Max Scherzer beats Blue Jays to move to 13-0

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Tigers right-hander Max Scherzer won his sixth straight start and improved to 13-0 on the season after allowing two runs in 6 1/3 innings against the Blue Jays on Wednesday.

Scherzer is the first pitcher to start 13-0 since Roger Clemens opened up 14-0 for the Red Sox on his way to a Cy Young and MVP season in 1986.

The game included a benches-clearing incident after Torii Hunter took a Todd Redmond fastball off his shoulder in the sixth. The Tigers were already upset with the Blue Jays after Colby Rasmus knocked Omar Infante out of the game with an overly aggressive takeout slide in the fourth. No punches were thrown and no one was ejected.

Scherzer’s 13-0 start is tied for the fifth best since 1916. Rube Marquard’s 19-0 start in 1912 is believed to the best ever. Pirates reliever Roy Face started 17-0 before finishing 18-1 in 1950. For a starter, the best season-opening streak in the last 100 years is 15-0 by Johnny Allen in 1937 and Dave McNally in 1969.

Yoenis Cespedes blames a lack of golf for his early season slump

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Back during the 2015 playoffs the sorts of New York media types who love to find reasons to criticize players for petty reasons decided to criticize Yoenis Cespedes for playing golf the day of a playoff game. The Mets won the series with the Cubs during which the controversy, such as it was, occurred and it was soon dropped.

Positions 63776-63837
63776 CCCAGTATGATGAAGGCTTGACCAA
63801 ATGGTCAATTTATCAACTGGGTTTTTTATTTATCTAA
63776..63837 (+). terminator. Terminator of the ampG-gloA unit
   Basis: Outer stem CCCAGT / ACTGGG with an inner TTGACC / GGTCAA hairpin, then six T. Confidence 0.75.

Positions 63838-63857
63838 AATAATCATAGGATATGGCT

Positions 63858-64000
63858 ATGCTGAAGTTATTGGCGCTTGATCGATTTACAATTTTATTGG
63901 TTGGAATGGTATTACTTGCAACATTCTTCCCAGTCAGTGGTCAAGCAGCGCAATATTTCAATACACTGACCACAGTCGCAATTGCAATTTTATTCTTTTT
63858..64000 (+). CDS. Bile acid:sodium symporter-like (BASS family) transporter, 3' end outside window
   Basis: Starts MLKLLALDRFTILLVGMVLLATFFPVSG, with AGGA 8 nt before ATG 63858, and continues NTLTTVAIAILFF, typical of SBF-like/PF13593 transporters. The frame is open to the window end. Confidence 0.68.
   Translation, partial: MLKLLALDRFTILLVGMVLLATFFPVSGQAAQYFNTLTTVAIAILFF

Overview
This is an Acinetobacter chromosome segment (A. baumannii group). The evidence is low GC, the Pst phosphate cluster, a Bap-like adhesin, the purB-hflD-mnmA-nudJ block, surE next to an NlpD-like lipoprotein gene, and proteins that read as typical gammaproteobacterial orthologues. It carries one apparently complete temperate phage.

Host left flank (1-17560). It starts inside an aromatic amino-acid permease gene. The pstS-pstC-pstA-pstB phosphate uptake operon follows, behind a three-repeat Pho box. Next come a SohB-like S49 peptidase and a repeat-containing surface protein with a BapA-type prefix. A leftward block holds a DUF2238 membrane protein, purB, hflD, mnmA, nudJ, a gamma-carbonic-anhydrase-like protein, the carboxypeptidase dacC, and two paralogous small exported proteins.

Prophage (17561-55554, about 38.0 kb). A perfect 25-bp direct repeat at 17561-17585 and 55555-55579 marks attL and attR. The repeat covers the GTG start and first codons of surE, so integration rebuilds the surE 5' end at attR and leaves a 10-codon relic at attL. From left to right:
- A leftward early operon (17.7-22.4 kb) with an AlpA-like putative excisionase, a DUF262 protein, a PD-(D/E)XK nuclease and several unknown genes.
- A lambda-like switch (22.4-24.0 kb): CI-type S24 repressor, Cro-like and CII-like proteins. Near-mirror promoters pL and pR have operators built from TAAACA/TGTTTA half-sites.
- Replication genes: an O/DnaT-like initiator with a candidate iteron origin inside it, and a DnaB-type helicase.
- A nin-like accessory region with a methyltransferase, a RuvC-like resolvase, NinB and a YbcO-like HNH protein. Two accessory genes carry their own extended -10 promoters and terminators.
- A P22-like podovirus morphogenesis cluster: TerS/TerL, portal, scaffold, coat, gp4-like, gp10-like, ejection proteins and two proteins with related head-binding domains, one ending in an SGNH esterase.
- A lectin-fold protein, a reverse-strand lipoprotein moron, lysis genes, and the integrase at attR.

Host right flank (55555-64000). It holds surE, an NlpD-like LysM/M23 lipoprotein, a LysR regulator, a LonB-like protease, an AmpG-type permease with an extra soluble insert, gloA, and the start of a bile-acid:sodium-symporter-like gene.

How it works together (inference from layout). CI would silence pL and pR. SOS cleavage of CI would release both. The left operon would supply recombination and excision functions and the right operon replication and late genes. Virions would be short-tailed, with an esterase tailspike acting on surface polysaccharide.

It was picked back up again in 2016 when Cespedes, while on the disabled list with a strained quad, was seen playing golf. Despite the fact that everyone involved said that golf did not contribute to his injury and that golf would have no impact on his injured quad, it was deemed “a bad look” by a columnist looking to get some mileage out of bashing Cespedes for having a hobby that probably half of all ballplayers share. They did it when he showed off his fancy cars too, by the way, even though just about every ballplayer has a fancy car or three. When you’re a superstar in New York — especially when you’re one with whom the media is not particularly close for various reasons — you’re going to catch hell for seemingly nothing.

Now there’s a new twist to the Cespedes golf saga. Yoenis himself says that his poor start — he’s hitting .195/.258/.354 and leads the league in strikeouts — is due to . . . not enough golf! From the New York Times:

He gave a possible reason for the poor start this weekend: not playing enough golf, a hobby beloved by many baseball players. And, yes, he is serious.

“In previous seasons, one of the things I did when I wasn’t going well was to play golf,” he said after a game on Friday in which he struck out four times but still drove in the go-ahead run in the 12th inning. “This year, I’m not playing golf.”

The story says Cespedes quit golf last summer because he worried that it was contributing to hamstring problems. He’s thinking about going back to it soon, as he thinks it’ll help his swing. Given that he’ll catch hell either way, he may as well do what he wants.